(Bloomberg) – MetLife Inc., the largest U.S. life insurer, said profit climbed 68 percent in the fourth quarter as results improve in the company’s home country.
Net income rose to $1.52 billion from $908 million a year earlier, the New York-based insurer said Wednesday in a statement. Operating profit, which excludes some investing results, was $1.38 a share, beating the $1.34 average estimate of 14 analysts surveyed by Bloomberg.
Chief Executive Officer Steve Kandarian, 62, has focused on cutting costs in the U.S. and limiting risks from market-linked retirement products while also expanding overseas. MetLife is targeting return on equity of 12 percent to 14 percent by 2016.
“They’ve been transitioning away from capital-intensive annuity-type business to asset-management type businesses,” Tom Jalics, an investment analyst at Key Private Bank who helps oversee $25 billion including MetLife shares, said by phone before results were announced. “They’ve got a diverse business model.”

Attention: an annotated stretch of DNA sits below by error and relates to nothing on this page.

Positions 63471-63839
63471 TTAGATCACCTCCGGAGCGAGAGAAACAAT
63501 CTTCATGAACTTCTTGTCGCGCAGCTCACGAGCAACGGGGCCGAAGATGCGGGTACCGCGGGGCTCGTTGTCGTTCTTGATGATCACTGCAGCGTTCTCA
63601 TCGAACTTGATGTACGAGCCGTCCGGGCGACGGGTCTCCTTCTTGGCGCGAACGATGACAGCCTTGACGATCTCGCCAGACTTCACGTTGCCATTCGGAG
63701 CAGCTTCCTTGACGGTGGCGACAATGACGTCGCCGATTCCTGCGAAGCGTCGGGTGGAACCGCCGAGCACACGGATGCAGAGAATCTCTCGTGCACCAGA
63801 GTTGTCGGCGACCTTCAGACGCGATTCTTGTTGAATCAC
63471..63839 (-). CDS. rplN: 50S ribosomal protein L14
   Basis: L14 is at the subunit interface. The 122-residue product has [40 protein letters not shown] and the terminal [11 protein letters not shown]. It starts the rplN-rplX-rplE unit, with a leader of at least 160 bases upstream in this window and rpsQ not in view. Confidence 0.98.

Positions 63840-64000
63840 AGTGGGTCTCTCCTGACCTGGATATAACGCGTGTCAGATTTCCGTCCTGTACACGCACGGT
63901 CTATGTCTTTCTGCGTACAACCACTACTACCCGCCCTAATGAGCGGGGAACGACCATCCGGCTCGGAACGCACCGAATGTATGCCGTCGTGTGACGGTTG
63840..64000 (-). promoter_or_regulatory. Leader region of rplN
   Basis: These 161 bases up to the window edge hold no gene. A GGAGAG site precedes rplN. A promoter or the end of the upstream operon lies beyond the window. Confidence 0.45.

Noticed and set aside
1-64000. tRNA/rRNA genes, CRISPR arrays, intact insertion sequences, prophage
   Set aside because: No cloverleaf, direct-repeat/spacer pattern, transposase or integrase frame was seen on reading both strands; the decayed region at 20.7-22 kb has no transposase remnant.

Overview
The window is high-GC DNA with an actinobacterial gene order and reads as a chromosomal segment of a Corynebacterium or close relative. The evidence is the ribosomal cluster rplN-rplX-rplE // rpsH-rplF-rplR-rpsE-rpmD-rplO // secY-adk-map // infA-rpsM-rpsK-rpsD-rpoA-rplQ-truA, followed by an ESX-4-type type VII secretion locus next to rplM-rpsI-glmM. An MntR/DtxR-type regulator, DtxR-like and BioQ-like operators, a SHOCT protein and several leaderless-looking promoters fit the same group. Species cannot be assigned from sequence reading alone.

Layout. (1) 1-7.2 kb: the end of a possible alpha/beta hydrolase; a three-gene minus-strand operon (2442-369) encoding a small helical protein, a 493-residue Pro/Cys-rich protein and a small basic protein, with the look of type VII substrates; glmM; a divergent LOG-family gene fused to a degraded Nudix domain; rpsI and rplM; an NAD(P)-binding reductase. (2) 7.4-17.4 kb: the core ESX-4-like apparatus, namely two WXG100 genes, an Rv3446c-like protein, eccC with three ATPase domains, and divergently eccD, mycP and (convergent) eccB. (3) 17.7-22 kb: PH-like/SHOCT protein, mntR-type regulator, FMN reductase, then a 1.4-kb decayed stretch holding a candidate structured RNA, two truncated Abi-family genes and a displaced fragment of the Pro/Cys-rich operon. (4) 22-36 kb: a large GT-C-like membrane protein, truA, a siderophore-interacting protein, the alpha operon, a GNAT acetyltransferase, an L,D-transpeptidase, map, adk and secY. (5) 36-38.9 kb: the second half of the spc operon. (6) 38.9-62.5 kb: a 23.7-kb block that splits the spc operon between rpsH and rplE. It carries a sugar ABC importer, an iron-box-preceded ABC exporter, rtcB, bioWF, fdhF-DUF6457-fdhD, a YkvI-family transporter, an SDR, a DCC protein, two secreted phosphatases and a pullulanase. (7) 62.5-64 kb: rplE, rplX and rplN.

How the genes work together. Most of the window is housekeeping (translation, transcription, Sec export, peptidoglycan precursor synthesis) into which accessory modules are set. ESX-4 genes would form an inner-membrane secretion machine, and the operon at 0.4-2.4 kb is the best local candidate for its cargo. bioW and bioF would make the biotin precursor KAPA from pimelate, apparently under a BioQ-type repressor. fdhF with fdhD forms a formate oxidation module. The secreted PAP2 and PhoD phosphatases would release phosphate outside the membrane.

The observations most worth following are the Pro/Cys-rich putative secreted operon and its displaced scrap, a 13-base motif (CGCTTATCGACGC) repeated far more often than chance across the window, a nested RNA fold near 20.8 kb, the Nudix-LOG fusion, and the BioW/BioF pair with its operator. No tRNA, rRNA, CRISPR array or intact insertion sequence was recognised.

What Your Peers Are Reading
MetLife has declined 6.8 percent this year to $50.41 at 4:15 p.m., while Newark, New Jersey-based rival Prudential Financial Inc. has dropped 12 percent. Results were released after the close of regular trading in New York.
Book value, a measure of assets minus liabilities, rose to $61.85 a share on Dec. 31 from $61.44 three months earlier. MetLife said its operating return on equity was 11.3 percent in the fourth quarter.
Prudential, the second-largest U.S. life insurer, said Feb. 4 that its quarterly loss widened to $1.46 billion on costs tied to restructuring, currency fluctuations and reserves.
Declining bond yields are weighing on life insurers, which invest in fixed-income assets to back future obligations to policyholders. The yield on the 10-year Treasury has declined this year to about 2 percent.
Net investment income fell 6.8 percent to $5.45 billion. Variable investments, which include private equity and hedge funds, added $325 million before taxes, compared with $460 million a year earlier.
In a December presentation, MetLife said it assumed the 10- year Treasury would end this year yielding 3.24 percent. At the time, the insurer said that if the rate instead held at 2 percent, earnings this year would be cut by about $80 million this year and $180 million in 2016.